This Week in American Military History:
Feb. 15, 1898: A terrific explosion rips through the bow of USS Maine anchored in Havana Harbor, Cuba. Almost everyone in the forward third of the vessel is instantly killed. Black smoke and seawater begin pouring into the remaining spaces. The dying ship, its bulkheads groaning under the stress of collapse, is then rocked by a series of jarring secondary explosions. Capt. Charles Sigsbee, the Maine’s skipper, orders “Abandon ship!” Within minutes, 260 U.S. sailors and Marines are dead.
Convinced that the explosion (the cause of which is still being debated) is the result of a mine or the work of Spanish saboteurs, American newspapers will demand vengeance. America will soon be at war with Spain.
Maine is the first of three so-named American battleships and one submarine.
Feb 16, 1804: U.S. Navy Lt. (future commodore) Stephen Decatur sails a captured Tripolitan ketch he renames USS Intrepid into the harbor at Tripoli. There, Decatur and a volunteer force of sailors and Marines board the frigate USS Philadelphia (the second of six so-named American warships), which had been previously captured by Tripolitan pirates. After a brief but violent close-quarters struggle — in which several pirates but no Americans are killed — Decatur orders the Philadelphia burned.
In time, Decatur will be referred to as “America’s Lord Nelson,” an affectionate comparison to Britain’s legendary Admiral Horatio Nelson. In fact, when Nelson himself learns of Decatur’s action at Tripoli, he says it is “the most bold and daring act of the age.” And contemporary British historian John Keegan will describe Decatur as “the most dashing of the frigate captains whom the Corsair and 1812 Wars produced.”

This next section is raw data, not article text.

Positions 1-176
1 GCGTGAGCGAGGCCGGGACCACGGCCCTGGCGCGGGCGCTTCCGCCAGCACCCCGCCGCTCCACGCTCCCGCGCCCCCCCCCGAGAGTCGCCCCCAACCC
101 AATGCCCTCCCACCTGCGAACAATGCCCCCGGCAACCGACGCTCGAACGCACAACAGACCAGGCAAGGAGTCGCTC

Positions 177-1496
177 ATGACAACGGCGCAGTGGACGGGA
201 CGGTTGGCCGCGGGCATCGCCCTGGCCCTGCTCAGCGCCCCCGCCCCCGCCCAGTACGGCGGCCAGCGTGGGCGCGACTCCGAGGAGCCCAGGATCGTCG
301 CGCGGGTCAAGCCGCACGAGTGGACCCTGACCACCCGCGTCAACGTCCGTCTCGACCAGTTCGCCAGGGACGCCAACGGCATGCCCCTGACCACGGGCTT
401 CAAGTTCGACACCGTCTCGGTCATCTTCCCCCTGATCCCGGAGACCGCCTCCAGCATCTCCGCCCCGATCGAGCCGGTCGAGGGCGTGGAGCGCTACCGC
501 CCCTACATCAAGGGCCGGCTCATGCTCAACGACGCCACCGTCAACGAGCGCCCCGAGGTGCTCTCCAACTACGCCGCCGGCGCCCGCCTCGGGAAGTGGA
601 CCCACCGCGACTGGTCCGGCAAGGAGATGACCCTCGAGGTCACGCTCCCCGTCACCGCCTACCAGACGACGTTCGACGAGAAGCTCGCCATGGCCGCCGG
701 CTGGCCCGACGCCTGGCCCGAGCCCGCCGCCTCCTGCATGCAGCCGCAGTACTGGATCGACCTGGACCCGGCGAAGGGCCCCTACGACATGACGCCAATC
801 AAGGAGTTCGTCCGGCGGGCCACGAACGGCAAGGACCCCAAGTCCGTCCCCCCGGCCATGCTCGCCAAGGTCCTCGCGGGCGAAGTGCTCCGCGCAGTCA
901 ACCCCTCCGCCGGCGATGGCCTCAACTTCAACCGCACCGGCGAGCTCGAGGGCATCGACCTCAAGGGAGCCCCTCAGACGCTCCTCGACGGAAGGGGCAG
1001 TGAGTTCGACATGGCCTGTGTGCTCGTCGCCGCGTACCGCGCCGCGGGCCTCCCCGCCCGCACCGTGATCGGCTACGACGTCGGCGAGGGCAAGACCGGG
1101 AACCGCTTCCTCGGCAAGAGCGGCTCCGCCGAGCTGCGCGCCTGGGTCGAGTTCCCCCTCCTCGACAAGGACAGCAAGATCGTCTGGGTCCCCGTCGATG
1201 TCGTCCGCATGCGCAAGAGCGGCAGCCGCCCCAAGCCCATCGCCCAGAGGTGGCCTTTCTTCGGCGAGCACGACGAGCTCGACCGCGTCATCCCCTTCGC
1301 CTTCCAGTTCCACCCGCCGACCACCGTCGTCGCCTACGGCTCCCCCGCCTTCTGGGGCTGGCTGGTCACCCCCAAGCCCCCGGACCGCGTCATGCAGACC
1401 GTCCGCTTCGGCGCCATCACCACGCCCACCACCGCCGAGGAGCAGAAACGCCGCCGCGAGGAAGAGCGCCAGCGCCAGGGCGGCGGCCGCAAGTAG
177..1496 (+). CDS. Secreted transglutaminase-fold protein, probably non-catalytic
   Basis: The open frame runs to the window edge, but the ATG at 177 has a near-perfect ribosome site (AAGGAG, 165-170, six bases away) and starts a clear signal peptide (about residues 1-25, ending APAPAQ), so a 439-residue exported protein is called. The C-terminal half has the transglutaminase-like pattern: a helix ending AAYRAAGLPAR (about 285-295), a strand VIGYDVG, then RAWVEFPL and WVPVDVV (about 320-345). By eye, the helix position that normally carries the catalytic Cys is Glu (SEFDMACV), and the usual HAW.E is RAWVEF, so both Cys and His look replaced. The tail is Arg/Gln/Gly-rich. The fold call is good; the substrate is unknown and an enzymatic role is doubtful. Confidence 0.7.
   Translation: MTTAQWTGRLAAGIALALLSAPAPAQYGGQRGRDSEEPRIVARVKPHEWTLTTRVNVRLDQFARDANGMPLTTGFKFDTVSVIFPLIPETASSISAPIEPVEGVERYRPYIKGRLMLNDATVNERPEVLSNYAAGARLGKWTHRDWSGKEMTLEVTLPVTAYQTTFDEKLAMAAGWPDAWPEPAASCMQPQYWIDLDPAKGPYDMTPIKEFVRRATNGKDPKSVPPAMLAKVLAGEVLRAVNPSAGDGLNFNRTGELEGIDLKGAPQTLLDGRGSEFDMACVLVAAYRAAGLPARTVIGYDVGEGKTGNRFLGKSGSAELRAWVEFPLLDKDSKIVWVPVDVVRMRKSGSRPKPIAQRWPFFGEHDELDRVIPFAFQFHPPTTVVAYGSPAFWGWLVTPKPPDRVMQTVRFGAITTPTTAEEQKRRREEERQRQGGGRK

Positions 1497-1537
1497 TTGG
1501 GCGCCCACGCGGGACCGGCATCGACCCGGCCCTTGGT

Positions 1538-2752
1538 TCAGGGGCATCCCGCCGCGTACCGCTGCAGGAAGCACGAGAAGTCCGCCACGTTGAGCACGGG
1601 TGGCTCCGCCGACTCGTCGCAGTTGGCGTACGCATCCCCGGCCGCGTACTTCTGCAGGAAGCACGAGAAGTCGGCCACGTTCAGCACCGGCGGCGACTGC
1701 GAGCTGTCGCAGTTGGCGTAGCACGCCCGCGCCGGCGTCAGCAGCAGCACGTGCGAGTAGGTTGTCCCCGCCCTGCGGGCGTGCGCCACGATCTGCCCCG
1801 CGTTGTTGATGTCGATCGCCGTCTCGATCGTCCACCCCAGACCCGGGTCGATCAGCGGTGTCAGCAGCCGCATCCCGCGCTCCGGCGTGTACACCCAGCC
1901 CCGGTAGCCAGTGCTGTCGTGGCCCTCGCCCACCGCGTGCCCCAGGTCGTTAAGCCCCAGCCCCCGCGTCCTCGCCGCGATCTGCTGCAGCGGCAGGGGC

Destined to be killed in a duel with fellow Naval officer Commodore James Barron in 1820, Decatur is author of the famous aphorism, “Our country, right or wrong.”
Decatur has had five American warships and numerous American towns and counties named in his honor.
Feb 16, 1945: American paratroopers — members of the U.S. Army’s famed 503rd Regimental Combat Team — jump over the Philippines’ “fortress Corregidor” (also known as “the Rock”) in one of the most difficult airborne operations of the war. Jumping in relatively high winds, the paratroopers hit the ground hard, fighting Japanese soldiers who had been ordered to fight to the death. For the next 11 days, the Americans will root out the enemy (deeply burrowed in a labyrinth of caves and tunnels) and beat back multiple banzai attacks before wiping out almost all of the 6,500-man enemy garrison.
Feb. 17, 1864: The Confederate submarine H.L. Hunley — a pioneering vessel designed to help break the Union Navy’s blockade of Southern ports — sinks the Federal sloop-of-war USS Housatonic in Charleston (S.C.) harbor, becoming the first submarine in history to sink an enemy warship in action. It is a pyrrhic victory, however: the submarine also sank — either with its victim or soon after the attack — with the loss of all hands.
The submarine is named for its designer and builder, Tennessee-born engineer Horace Lawson Hunley, who incidentally was killed during one of the submarine’s test dives.